Manual for                 Turfgrass                Maintenance        with Reduced Environmental Impacts      Prepared by...
AcknowledgmentsThis Manual was adapted for New Hampshire from the Minnesota Manual for TurfgrassMaintenance with Reduced E...
Phyllis Duffy, Town of Exeter      Sue Foote, Town of Seabrook      Aubrey Strauss, Tata and Howard      Catherine Coletti...
4
Table of ContentsACKNOWLEDGEMENTS..…………………………………………..………………………………………………………2PURPOSE OF THIS MANUAL.....……………………………………………………...
LAWN CARE AND MAINTENANCE ……………………………………………………………………………………..44  CALIBRATION ………………………………………………………………………………………………………….44   ...
Purpose of this ManualThe purpose of this manual is to explain and illustrate how to reduce the environmentalimpacts from ...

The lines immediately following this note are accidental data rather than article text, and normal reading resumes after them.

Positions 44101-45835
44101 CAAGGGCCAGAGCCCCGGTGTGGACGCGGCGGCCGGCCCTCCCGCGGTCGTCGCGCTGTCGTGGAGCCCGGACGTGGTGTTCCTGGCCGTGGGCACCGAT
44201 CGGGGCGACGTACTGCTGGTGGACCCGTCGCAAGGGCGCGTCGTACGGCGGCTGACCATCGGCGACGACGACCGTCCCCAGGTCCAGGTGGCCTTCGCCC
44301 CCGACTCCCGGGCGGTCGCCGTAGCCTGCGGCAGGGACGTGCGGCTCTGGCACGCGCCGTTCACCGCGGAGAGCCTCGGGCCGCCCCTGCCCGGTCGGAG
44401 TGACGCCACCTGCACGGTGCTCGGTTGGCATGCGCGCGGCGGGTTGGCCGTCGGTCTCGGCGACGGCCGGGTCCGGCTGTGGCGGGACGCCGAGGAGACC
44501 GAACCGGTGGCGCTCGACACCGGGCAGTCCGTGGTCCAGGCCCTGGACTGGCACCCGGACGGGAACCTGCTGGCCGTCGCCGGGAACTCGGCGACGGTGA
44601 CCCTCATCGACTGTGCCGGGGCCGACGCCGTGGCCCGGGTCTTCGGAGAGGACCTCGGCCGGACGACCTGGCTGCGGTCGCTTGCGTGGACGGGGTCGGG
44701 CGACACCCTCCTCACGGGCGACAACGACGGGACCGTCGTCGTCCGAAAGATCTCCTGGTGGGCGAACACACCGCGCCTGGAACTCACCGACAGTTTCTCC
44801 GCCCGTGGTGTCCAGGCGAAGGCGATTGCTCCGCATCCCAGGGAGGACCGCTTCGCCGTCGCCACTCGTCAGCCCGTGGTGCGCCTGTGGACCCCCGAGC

INTRODUCTIONGood Business ChoicesThose involved in turfgrass maintenance face many challenges. Quality and customer servic...
How Turf Management Impacts New Hampshire WatersFrom the White Mountains to the coast, New Hampshire’s residents love the ...
wash it into a lake, stream, or wetland. If it is on our streets today, it is in our waters tomorrow.Impacts to our surfac...
In recognition of Great Bay’s beauty, diversity and productivity, the U.S. EnvironmentalProtection Agency designated it as...
NUTRIENTS AND TURFGRASSThree main nutrients are used on turfgrass: nitrogen, phosphorus, and potassium. Whenapplied accord...
• Nitrogen is one of the problem pollutants (also known as the “limiting factor”) in salt water   systems, including estua...